Film Review: Godzilla vs. Destoroyah (1995)

Also known as: Last Godzilla (India)
Release Date: December 9th, 1995 (Japan)
Directed by: Takao Okawara
Written by: Kazuki Omori
Music by: Akira Ifukube
Cast: Takuro Tatsumi, Yōko Ishino, Yasufumi Hayashi, Sayaka Osawa, Megumi Odaka, Masahiro Takashima, Momoko Kochi, Akira Nakao, Shigeru Kamiyama, Saburo Shinoda

Toho Co. Ltd., 103 Minutes

Review:

“There’s only one solution. We must kill him, the way we killed the first Godzilla.” – Kenichi Yamane

Well, this is the big finale to the Heisei era of the Toho Godzilla franchise.

Looking at the full series, I like that it had a pretty tight, cohesive narrative and cared about its own canon. The Millennium series would get all wibbly, wobbly and weird but the Heisei era is the best period of Godzilla films, if you want to actually feel like you’re watching a series where each film builds off of the ones before it.

Sure, the Showa era did this too but it was really lax on being strict with the details and kind of just relied on throwing more and more monsters together over actual storytelling and trying to work towards making a bigger arc for the title character and some of the other reoccurring characters.

That’s not to say that you can’t enjoy the Heisei films on their own, you certainly can, but it feels more rewarding when watching them in order and seeing how things develop from The Return of Godzilla to this film, eleven years later.

It also features Burning Godzilla, one of the coolest forms the famous monster has ever taken, as he glows from the nuclear fire from within because he exists as a living time bomb on the verge of bringing nuclear meltdown to anything and everything around him.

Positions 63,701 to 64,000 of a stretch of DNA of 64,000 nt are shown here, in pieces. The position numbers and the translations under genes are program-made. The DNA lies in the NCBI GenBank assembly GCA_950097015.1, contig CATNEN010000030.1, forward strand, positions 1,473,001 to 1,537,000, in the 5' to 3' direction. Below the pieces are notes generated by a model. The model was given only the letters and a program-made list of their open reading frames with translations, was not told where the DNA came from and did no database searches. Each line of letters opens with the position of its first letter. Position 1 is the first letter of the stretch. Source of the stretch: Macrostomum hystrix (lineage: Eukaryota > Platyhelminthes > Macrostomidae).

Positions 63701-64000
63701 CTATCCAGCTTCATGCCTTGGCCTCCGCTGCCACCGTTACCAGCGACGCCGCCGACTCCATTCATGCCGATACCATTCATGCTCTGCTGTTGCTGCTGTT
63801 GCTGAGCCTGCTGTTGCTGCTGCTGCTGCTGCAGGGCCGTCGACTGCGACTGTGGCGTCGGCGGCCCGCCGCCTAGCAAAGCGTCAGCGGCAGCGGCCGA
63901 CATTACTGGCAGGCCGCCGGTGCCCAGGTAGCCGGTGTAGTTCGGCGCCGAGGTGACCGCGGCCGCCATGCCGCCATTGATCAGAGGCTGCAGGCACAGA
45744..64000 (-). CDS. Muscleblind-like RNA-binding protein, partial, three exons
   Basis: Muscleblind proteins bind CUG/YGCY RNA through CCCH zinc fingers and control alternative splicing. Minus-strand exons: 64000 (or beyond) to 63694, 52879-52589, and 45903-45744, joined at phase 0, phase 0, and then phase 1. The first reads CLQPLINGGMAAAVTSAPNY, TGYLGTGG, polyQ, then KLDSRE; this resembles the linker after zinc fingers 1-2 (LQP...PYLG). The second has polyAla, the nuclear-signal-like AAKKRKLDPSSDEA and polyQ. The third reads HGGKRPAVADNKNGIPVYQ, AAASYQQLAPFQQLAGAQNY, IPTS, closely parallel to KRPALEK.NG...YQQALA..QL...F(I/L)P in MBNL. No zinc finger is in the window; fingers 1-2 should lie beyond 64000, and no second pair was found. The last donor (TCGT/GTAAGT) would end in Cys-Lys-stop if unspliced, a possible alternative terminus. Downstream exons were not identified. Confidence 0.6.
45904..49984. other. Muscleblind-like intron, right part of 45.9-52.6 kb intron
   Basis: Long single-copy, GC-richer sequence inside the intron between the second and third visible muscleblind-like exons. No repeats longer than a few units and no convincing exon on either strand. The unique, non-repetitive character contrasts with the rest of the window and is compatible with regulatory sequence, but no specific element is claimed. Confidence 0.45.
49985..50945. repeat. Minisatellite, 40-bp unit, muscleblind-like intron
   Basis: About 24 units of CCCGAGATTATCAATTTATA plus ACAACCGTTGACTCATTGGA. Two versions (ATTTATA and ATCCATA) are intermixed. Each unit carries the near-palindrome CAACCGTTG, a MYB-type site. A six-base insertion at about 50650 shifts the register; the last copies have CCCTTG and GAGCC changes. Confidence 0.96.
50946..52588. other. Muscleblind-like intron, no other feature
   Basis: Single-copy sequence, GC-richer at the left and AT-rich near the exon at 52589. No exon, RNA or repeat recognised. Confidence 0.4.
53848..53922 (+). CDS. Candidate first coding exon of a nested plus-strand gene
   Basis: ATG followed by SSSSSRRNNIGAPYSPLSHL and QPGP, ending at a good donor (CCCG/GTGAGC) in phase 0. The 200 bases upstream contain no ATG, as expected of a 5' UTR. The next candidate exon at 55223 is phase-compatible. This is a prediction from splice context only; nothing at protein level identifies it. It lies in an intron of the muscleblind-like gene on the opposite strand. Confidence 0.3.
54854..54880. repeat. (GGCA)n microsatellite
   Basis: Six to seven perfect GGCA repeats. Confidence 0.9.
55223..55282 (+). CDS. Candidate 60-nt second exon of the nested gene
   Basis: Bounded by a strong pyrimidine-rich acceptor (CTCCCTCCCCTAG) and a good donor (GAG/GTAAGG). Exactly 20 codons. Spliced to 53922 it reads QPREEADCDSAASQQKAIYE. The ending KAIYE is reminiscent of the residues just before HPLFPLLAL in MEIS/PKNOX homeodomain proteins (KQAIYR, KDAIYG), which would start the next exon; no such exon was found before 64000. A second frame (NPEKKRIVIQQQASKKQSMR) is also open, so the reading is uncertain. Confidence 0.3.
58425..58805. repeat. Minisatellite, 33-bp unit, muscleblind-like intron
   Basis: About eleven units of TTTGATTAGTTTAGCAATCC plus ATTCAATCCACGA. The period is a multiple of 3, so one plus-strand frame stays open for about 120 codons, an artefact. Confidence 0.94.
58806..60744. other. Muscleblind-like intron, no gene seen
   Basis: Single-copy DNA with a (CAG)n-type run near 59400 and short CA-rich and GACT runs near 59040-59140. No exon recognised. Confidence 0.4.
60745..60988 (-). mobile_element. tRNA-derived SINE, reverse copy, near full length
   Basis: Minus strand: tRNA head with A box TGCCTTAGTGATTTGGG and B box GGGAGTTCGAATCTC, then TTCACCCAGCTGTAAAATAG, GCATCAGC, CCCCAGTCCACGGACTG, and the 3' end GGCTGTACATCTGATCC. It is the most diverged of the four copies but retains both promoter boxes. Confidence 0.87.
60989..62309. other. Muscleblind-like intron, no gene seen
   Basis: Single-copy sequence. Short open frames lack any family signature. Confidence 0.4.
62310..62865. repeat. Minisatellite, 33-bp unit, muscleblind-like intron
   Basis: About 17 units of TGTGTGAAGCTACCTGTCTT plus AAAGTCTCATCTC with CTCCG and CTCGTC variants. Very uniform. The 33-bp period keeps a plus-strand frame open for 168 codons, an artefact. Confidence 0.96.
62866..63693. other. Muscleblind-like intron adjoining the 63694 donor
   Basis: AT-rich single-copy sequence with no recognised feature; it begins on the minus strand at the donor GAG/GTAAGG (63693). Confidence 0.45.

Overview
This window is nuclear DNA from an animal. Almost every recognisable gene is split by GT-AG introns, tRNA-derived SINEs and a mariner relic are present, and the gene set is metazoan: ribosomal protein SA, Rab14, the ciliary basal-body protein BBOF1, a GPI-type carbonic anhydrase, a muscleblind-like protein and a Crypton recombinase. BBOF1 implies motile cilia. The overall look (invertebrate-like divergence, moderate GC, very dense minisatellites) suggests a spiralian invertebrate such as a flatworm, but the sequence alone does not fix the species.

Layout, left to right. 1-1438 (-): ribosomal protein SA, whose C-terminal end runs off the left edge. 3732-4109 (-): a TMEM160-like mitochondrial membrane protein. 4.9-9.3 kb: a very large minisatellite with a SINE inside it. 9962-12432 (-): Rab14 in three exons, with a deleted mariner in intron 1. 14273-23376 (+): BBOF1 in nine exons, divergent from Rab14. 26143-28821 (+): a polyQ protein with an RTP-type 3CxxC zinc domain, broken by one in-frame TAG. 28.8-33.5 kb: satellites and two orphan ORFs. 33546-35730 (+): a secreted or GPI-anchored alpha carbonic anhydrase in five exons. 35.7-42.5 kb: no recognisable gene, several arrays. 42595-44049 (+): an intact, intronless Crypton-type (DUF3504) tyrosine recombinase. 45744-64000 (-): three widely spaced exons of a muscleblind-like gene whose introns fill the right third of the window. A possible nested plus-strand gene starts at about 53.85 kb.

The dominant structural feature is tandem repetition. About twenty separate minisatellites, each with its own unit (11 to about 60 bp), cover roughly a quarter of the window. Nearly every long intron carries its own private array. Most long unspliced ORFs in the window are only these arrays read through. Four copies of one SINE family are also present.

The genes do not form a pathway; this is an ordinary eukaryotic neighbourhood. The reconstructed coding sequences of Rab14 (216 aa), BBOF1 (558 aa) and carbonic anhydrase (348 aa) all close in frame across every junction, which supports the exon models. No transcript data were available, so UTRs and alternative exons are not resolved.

Being that Godzilla has to face Destoroyah, hands down one of his toughest foes, the timing for his added nuclear power couldn’t have been better. Still, his fight in this would be one of the most brutal he’s ever faced but it just adds to the epic-ness of the whole encounter and frankly, this was one of the best finales in the entire franchise.

In a lot of ways, this is the perfect ending to the Heisei series, as well as a great send off for what was established in the original 1954 movie, which also exists in this canon, as 1984’s The Return of Godzilla was a reboot that started as an alternate version of a second film, as opposed to being a reboot of the original.

This film’s biggest nod to the ’54 film is in how it brings back that film’s superweapon, The Oxygen Destroyer. And it is the use of that weapon that created this film’s new monster.

All in all, this is just a solid ’90s era Godzilla flick and it’s one of the better ones in the entire franchise.

Rating: 8.5/10
Pairs well with: the other Godzilla films of the Heisei era.

Video Game Review: Godzilla (PlayStation 4)

I’m a massive kaiju fan, tokusatsu fan and Godzilla fan. I know it may sound silly to some but this game is the one that made me finally break down and buy a PlayStation 4. I also got it for Uncharted 4 but it’s this game that really made up my mind for me just because I wanted a great Godzilla fighting game with great graphics and mass environmental destruction.

Sadly, this doesn’t live up to the expectations I had for it but I did enjoy the hell out of this game, regardless. It has several flaws but even those didn’t distract me from the monster on monster combat for the first few weeks that I played this. But eventually, those flaws caught up to me and I wanted much more from this game.

If you are also a fan of the classic Godzilla universe, this will probably make you happy, for the most part. Luckily, this game is cheap as balls now because I wouldn’t recommend paying full price for this thing, as it runs its course pretty quickly.